Is homemade baby food any HEALTHY-er?
My answer to this is: mostly, yes. The biggest advantage to homemade baby food is the freshness factor; because it is fresh, it retains the majority of nutrients. Who knows how long the canned baby food has been there, and if the food was fresh when it was processed to begin with?
Other than that, I don’t see where homemade baby food has any clear advantage in the health arena over the jarred baby food.
However, there are some jars you just don’t need to buy. I would stay far far away from any baby food jars that contain any of the following:
- dessert (baby does NOT need “dessert”!)
- yogurt (baby needs FRESH yogurt)
- hot dogs (really, now, do we need an explanation?!)
- grains (my personal opinion is that baby is just too young to process these properly, so hold off on them until they’re past the puree stage anyway)
I would also be very choosy about mixes containing meats as well. Personally, I prefer to make all his meat dishes myself, even if it is a little more work. To make it easier, I’ll just puree a portion of whatever meat the rest of us are eating for dinner until he’s capable of chewing it himself.
Whether or not you want to go whole hog with this homemade baby food idea, there are some foods that are just so easy to fix for baby that it would be silly not to! These foods definitely fall under my “QECH” philosophy, and can be incorporated into pretty much anybody’s routine. I’ve blogged about some of them before, but here they are again, in no particular order:
- Avocado When I told my people I was feeding my Certain Little Someone avocado, I got a lot of strange looks and a lot of questions. Just two years later, it’s a lot more widely accepted, but it still may be a new idea to you. There is no reason not to feed a baby avocado, and all kinds of reasons why you should. There are two main reasons why I personally chose it as one of my babies’ first foods: it’s high in healthy fats (every baby needs fat in their diet) and it’s soooo easy (just scoop it out and mash a bit. You won’t find it in any jars, but that’s only because it’s difficult to can. It’s pretty cheap, too: I can almost always find them around here for $1.50 or less, and some areas of the country are much cheaper than that. And since baby only eats about 1/4 of it at a time, it definitely costs less than a jar.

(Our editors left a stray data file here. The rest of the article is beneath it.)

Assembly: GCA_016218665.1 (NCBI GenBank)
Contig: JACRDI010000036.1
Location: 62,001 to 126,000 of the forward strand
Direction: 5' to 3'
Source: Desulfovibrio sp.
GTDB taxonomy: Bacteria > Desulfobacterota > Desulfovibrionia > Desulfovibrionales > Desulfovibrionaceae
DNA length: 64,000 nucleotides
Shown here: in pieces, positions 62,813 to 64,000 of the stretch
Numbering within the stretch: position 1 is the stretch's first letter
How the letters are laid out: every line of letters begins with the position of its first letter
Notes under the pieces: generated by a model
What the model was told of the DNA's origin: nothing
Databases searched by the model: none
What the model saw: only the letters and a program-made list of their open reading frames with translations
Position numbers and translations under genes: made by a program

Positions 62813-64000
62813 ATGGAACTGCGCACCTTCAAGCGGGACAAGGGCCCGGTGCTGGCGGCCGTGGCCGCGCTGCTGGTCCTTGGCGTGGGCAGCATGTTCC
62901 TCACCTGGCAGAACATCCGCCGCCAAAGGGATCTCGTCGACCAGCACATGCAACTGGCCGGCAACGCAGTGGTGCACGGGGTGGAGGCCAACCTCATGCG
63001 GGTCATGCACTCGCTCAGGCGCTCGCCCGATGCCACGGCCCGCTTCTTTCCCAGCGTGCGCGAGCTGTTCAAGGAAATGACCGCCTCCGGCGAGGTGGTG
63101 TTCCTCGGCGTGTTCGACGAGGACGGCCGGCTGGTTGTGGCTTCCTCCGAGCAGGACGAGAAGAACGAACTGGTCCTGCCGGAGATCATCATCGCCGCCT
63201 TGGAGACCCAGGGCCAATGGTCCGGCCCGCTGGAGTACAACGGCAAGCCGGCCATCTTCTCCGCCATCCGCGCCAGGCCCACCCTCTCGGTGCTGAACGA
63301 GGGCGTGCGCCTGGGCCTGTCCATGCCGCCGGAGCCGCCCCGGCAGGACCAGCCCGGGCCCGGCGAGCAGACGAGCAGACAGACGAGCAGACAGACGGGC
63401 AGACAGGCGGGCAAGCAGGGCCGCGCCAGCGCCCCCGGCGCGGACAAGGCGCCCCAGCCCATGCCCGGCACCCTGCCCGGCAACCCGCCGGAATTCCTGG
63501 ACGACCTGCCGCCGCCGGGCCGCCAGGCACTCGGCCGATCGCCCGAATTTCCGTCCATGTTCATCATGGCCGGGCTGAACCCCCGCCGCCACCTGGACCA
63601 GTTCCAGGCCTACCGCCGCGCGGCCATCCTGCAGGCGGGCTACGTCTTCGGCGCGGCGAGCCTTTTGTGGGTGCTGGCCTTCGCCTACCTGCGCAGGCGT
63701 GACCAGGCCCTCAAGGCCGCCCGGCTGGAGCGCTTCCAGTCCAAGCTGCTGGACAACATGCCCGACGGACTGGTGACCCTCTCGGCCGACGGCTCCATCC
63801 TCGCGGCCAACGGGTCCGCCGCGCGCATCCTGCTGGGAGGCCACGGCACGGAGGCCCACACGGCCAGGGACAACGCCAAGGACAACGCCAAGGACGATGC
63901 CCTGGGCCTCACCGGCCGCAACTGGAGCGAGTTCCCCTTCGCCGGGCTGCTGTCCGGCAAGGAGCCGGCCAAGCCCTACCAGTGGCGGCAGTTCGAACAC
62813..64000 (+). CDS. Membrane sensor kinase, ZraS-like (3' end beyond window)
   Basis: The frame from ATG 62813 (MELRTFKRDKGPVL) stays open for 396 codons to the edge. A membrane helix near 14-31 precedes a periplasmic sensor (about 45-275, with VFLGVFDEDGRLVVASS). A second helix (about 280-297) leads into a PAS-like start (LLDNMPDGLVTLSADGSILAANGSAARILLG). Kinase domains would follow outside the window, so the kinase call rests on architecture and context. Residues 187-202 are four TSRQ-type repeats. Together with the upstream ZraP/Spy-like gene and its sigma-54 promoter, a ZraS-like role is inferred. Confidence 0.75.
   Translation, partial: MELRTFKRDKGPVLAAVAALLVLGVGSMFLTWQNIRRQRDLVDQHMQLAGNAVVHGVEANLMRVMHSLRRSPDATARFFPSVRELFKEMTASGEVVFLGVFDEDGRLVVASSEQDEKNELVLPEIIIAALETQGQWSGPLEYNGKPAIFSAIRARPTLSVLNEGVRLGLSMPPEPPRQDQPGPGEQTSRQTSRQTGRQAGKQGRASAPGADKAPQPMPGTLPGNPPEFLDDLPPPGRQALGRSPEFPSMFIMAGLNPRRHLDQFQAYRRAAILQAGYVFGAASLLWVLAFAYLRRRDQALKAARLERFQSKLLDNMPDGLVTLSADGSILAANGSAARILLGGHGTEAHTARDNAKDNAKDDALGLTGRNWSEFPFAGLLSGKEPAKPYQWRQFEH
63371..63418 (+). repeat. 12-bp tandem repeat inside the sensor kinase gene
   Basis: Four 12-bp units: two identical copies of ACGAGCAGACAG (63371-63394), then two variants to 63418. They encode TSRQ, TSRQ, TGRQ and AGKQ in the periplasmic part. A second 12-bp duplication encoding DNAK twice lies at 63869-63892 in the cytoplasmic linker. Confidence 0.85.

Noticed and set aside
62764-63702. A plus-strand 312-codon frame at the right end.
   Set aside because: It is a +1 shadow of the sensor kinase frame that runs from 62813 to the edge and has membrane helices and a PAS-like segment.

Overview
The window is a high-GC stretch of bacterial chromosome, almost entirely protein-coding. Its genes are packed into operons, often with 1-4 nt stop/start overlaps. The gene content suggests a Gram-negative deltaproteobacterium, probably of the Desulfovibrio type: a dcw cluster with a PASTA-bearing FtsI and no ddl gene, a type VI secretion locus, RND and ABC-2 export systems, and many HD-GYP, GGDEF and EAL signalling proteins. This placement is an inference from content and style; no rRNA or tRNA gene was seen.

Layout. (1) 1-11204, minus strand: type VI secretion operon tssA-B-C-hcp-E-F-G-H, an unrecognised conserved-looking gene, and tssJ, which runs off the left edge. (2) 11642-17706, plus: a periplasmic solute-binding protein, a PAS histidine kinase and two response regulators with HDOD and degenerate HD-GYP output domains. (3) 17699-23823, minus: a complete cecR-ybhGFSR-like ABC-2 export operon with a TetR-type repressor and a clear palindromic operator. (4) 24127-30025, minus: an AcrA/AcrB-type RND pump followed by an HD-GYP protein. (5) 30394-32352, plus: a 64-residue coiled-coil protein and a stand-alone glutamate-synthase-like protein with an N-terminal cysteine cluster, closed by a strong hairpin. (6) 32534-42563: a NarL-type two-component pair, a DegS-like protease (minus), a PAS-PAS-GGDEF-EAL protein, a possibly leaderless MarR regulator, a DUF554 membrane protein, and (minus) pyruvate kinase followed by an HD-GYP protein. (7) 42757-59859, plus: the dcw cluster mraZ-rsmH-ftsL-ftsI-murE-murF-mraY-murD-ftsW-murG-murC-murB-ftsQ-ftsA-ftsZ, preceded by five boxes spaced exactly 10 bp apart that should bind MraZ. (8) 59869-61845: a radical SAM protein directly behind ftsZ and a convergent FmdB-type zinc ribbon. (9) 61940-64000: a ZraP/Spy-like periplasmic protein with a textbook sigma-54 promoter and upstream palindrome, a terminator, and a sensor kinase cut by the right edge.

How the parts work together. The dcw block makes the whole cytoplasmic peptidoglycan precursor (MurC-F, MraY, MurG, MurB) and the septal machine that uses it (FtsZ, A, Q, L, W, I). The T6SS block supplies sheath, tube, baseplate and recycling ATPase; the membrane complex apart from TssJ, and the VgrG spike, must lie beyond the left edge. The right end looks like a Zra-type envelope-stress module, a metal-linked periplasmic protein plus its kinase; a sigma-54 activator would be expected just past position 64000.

- Banana Just like an avocado, all you have to do is peel and mash. This one’s a no-brainer, folks. And if you consider that one banana costs about $0.20, and baby only eats approximately 1/3 of it at a time, it’s definitely one of the cheaper options.
- Frozen Butternut Squash At my local grocery store, one package costs $1.00, and it has at least 3 or 4 servings. It has all the goodness of homemade pureed butternut squash… but without all the work. Just defrost it and feed to baby: easy!
- Canned Pumpkin No, not pumpkin pie filling (please). Once again, almost as healthy as doing it yourself, but a lot less work. The main advantage of buying a can instead of jarred pumpkin for baby is that it’s a lot cheaper.
- Applesauce What could be easier? Making applesauce at home is easy, too, but I find that around here, jarred applesauce is often cheaper. Just be sure to buy varieties without added sugar, or – horrors – high fructose corn syrup.
And there you have it folks! Five super easy foods you can feed baby without breaking into one of those pricey little jars. Bon appetit!
Find more inspiring and informative posts at Make Your Own Monday, Motivational Monday, Homestead Barn Hop, The Bulletin Board, Better Mom Monday, Natural Living Monday, Trivium Tuesday, Titus 2sday, Teach Me Tuesday, Hip Homeschool Hop, Titus 2 Tuesday, Delicious Dishes, Open Call Tuesday, Tiny Tip Tuesday, Healthy 2Day Wednesday, Frugal Days Sustainable Ways, Works For Me Wednesday, Real Food Wednesday, Whole Food Wednesday, Allergy-Free Wednesday, The Mommy Club, Encourage One Another, Thought Provoking Thursday, Simple Lives Thursday, Homemaking Link Up, Keep it Real Thursday, Frugal Thursday Rewind, Your Green Resource, Homeschooling on the Cheap, Thrifty Thursday, Fellowship Friday, Fight Back Friday, I'm Lovin' It, Weekend Bloggy Reading, Weekend Whatever, Snacktime Saturday